Rhodostethia rosea

Ross´s Gull / Rosenmås / Rosenmåge

Rhodostethia rosea  (9619 bytes)

Ross Gull, Rhodostethia rosea, resting in the Harbour of the small town Skagen, at the top of peninsula Jutland, western part of Denmark, on Tuesday, February 15th 2000. This little beauty was reported there for a long weekend-stay from Saturday February 12th seen for the last time on Tuesday afternoon.

Rhodostethia rosea  (16509 bytes)

Rhodostethia rosea  (16692 bytes)

Rhodostethia rosea  (10122 bytes)      Rhodostethia rosea  (17906 bytes)

Rhodostethia rosea  (19749 bytes)      Rhodostethia rosea  (12064 bytes)

According to Murphy´s law The Canon ran out of film at exact that time, and as I cannot use the camera with my gloves on, and have to work bare handed, my fingers at this point were stiffend from cold which made it impossible, even with my thumbs to press down and at the same time move the little button left, to release the film, wind back and reload. Just couldn’t do it.

And right in front of us, that little beauty was fluttering back and forth in the last minutes of sunlight picking food on or just below surface of the harbour’s grey green waters. Had used up one Fuji. Standing on the rear of a small boat we are very close. Close enough to reach out and touch, and its an amazing sight. An amazing sight indeed, had it been any bird. This was the Ross Gull.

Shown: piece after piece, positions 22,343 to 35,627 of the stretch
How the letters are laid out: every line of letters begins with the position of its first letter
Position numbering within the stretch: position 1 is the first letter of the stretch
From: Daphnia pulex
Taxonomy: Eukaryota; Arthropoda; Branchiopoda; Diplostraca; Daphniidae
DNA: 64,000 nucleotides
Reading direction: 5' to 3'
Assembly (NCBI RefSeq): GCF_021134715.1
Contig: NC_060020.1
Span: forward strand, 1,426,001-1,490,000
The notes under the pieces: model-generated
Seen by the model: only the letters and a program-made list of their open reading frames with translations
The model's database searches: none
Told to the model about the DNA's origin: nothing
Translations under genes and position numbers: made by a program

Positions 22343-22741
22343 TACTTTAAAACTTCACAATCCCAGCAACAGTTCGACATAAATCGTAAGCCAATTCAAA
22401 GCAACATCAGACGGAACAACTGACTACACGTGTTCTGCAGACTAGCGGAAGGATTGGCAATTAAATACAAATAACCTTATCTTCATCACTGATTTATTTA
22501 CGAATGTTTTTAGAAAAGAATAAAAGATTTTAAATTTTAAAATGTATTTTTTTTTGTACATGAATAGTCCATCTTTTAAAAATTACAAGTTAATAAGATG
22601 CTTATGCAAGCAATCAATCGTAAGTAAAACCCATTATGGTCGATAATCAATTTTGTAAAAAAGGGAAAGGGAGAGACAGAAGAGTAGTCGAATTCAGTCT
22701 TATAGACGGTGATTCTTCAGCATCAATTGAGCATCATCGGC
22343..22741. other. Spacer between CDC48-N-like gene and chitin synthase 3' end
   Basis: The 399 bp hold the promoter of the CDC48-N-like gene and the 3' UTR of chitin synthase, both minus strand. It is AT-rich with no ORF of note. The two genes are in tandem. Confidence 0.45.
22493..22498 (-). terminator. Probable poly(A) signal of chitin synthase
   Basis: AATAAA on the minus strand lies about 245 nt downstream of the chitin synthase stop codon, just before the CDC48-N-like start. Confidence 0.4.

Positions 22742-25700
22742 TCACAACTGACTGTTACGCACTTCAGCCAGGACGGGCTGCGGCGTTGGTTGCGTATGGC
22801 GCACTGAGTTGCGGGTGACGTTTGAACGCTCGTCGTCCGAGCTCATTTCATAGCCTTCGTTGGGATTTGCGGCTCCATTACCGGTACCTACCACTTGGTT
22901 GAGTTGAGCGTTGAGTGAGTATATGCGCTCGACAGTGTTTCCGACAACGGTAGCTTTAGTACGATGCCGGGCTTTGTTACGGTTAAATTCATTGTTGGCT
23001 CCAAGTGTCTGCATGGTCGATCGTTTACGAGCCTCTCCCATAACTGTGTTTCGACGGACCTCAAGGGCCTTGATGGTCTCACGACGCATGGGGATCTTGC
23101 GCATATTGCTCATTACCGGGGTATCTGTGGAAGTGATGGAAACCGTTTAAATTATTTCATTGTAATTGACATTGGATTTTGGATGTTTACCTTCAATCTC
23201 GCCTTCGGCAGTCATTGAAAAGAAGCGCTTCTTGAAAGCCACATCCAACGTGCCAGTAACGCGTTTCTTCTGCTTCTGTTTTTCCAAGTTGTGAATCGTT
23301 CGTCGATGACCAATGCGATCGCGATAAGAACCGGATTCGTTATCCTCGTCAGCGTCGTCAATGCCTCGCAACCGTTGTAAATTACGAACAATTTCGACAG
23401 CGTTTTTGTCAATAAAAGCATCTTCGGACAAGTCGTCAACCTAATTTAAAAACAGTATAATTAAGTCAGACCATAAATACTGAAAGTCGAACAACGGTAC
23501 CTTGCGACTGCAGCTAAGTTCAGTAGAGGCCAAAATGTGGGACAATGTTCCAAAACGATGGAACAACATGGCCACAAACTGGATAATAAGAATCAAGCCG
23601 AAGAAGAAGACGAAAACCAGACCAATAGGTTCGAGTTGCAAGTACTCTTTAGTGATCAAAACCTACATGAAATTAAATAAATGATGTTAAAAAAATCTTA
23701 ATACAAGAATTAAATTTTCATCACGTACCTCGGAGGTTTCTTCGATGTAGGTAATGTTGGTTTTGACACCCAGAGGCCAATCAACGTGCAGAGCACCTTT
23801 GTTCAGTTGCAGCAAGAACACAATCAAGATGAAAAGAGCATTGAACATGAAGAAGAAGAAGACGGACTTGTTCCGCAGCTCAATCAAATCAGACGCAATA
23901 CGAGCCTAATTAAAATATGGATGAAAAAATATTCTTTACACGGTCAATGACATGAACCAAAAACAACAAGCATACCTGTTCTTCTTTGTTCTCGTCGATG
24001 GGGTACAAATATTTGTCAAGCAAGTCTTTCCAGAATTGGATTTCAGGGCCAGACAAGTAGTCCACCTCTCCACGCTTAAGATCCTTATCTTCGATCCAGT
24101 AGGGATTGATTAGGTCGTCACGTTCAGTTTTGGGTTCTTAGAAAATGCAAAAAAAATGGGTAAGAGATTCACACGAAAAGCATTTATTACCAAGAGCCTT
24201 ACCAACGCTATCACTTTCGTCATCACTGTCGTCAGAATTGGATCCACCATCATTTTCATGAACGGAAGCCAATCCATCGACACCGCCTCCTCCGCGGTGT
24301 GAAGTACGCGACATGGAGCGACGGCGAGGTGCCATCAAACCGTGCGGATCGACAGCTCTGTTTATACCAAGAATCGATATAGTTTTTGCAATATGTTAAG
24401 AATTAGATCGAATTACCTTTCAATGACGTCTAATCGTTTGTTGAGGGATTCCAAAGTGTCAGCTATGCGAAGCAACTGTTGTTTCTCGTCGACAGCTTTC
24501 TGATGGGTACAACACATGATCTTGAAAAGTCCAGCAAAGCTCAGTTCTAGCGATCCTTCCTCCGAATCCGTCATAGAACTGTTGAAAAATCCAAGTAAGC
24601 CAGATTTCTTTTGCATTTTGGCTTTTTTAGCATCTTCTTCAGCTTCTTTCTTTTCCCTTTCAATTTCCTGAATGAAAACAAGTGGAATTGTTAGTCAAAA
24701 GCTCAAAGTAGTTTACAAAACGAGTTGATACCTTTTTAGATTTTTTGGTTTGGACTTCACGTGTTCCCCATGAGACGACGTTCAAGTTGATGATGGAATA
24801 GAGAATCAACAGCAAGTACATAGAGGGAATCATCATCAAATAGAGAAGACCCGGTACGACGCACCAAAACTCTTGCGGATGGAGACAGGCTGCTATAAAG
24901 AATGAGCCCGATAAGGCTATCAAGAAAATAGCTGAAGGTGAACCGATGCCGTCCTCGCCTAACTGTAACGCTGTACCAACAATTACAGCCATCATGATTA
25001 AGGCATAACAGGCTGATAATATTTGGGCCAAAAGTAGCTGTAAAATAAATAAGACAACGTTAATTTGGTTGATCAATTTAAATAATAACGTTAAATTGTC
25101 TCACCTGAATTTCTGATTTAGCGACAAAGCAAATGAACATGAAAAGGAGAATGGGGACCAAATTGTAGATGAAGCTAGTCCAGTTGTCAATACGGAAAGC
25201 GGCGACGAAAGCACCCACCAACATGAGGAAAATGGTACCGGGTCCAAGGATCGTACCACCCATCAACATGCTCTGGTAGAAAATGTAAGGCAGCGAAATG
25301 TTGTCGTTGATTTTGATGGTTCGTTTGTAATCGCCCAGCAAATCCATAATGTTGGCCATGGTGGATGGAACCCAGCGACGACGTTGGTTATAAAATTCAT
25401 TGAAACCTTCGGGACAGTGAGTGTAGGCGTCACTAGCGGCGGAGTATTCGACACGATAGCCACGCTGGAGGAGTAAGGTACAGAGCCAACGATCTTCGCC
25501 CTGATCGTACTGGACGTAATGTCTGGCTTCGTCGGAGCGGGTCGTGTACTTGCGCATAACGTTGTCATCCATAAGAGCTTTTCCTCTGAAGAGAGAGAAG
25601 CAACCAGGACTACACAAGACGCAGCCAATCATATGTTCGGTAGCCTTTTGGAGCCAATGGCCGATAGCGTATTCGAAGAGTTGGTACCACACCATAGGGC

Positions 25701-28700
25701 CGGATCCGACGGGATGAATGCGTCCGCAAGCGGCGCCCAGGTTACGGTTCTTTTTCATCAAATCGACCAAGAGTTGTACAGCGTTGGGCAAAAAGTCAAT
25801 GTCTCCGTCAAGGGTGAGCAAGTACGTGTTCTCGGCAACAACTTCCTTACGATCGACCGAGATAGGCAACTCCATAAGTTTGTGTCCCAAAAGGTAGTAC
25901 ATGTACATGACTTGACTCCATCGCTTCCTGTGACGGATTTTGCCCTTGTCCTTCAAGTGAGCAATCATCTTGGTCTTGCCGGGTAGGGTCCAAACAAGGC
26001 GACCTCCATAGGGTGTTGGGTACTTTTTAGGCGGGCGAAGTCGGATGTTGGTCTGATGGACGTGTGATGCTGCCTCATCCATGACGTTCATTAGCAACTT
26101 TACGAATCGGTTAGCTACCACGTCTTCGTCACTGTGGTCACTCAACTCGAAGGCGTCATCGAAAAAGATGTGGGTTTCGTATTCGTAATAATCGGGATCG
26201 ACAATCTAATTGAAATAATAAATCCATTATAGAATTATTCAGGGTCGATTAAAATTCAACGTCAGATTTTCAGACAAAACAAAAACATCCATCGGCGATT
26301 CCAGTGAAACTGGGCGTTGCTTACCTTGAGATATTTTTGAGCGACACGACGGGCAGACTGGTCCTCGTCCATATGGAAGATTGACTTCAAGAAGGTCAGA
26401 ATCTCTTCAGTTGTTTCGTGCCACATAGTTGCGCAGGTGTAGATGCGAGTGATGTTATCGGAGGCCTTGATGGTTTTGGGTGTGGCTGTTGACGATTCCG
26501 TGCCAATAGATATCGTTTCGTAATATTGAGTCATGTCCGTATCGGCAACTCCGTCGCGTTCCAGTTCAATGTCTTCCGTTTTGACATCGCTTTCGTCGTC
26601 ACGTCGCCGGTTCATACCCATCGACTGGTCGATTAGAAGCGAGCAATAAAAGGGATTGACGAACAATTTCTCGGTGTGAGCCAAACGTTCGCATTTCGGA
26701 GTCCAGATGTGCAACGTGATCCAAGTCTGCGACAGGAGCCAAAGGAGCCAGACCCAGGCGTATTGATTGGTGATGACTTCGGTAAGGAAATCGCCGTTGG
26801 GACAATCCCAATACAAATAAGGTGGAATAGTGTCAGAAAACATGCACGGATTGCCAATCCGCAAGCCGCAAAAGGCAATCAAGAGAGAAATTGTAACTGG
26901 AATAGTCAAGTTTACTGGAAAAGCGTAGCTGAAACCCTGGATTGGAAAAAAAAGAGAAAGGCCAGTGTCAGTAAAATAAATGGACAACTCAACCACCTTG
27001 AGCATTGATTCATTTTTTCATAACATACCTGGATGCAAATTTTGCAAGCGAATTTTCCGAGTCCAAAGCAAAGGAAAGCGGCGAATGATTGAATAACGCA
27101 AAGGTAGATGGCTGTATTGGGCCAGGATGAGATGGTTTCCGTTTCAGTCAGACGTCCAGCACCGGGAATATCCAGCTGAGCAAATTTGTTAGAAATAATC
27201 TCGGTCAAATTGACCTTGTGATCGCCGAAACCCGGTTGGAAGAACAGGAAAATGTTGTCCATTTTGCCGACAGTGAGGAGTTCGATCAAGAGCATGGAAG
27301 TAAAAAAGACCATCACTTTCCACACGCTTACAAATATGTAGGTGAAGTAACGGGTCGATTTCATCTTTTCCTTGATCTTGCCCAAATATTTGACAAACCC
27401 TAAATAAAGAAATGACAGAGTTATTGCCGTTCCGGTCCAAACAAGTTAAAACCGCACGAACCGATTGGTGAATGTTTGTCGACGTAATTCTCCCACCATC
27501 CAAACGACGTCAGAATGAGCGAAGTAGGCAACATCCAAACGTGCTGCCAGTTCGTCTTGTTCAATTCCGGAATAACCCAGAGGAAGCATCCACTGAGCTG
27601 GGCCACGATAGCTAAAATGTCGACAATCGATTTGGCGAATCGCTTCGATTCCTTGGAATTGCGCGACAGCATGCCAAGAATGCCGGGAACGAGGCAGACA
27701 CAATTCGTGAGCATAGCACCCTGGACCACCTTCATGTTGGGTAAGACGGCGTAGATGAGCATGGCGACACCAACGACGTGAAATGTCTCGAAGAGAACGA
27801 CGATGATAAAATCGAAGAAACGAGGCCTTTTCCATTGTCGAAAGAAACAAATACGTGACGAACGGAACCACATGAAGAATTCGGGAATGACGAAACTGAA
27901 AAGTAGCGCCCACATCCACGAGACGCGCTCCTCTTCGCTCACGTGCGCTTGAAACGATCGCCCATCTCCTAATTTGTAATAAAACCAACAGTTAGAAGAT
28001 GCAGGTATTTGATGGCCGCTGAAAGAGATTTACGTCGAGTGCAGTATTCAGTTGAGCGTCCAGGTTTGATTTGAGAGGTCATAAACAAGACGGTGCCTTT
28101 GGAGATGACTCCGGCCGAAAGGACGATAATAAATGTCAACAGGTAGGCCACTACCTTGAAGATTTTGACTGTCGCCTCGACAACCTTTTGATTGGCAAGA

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Breeding in the far eastern corners of Siberia between the rivers os Kolyma and Khroma a couple of hundred kilometers north of the Polarcircle. In the land of Permafrost. Other birds are breeding there, but at the end of July when the other species take off to go south, the Ross Gull flies the opposite way heading north. Flying towards the pole to winter on the East Siberian Sea between the Wrangel Islands and the New Siberian Islands, in the dark of the polar nights, on the pack ice itself or along the ice line where the food is plenty. But it also flies further up north. Fridtjof Nansen met the bird at 84.41, which is pretty far up. A greater number of birds winter on the pack-ice as far west as on The Barents and the Norwegian Seas, which again accounts for, the few birds that are found in the North sea countries including Denmark. Here the Ross Gull is reported seen 8 times including this one bird. First time ever, in 1955.

Along with us were a group of Belgian guys who had taken this opportunity to twitch a bird pretty seldom in their home Country with its small 40 miles of shoreline.

No sound available sorry.